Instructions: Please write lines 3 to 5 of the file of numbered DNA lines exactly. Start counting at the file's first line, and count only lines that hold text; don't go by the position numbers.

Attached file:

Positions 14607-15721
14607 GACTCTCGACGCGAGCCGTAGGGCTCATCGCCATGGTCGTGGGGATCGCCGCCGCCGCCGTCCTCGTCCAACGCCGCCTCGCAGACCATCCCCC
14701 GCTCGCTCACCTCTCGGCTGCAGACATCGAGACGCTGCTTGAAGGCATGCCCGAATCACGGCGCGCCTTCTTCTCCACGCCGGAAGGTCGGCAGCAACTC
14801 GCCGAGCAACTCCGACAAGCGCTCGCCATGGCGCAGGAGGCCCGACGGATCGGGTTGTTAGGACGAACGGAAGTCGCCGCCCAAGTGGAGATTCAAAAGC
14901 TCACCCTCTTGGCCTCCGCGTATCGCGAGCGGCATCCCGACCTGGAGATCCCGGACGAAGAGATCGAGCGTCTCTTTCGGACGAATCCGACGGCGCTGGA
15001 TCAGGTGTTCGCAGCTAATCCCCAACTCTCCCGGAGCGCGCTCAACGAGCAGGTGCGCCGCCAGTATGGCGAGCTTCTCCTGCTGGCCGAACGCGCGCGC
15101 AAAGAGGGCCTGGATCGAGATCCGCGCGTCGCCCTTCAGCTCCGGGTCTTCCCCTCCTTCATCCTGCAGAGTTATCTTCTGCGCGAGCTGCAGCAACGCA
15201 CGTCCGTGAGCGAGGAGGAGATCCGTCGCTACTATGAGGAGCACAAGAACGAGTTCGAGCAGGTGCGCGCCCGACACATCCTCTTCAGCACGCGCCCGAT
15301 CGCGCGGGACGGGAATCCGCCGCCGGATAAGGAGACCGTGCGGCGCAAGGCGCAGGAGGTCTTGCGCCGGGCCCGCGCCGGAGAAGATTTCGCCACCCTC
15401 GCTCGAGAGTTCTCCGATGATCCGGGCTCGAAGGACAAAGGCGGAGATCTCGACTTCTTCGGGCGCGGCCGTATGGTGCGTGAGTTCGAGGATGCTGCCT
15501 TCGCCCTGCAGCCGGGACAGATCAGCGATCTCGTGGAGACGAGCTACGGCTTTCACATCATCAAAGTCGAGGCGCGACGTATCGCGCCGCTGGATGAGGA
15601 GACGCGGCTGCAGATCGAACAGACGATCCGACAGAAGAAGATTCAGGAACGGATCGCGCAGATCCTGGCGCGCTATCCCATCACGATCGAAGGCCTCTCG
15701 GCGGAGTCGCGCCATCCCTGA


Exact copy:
14701 GCTCGCTCACCTCTCGGCTGCAGACATCGAGACGCTGCTTGAAGGCATGCCCGAATCACGGCGCGCCTTCTTCTCCACGCCGGAAGGTCGGCAGCAACTC
14801 GCCGAGCAACTCCGACAAGCGCTCGCCATGGCGCAGGAGGCCCGACGGATCGGGTTGTTAGGACGAACGGAAGTCGCCGCCCAAGTGGAGATTCAAAAGC
14901 TCACCCTCTTGGCCTCCGCGTATCGCGAGCGGCATCCCGACCTGGAGATCCCGGACGAAGAGATCGAGCGTCTCTTTCGGACGAATCCGACGGCGCTGGA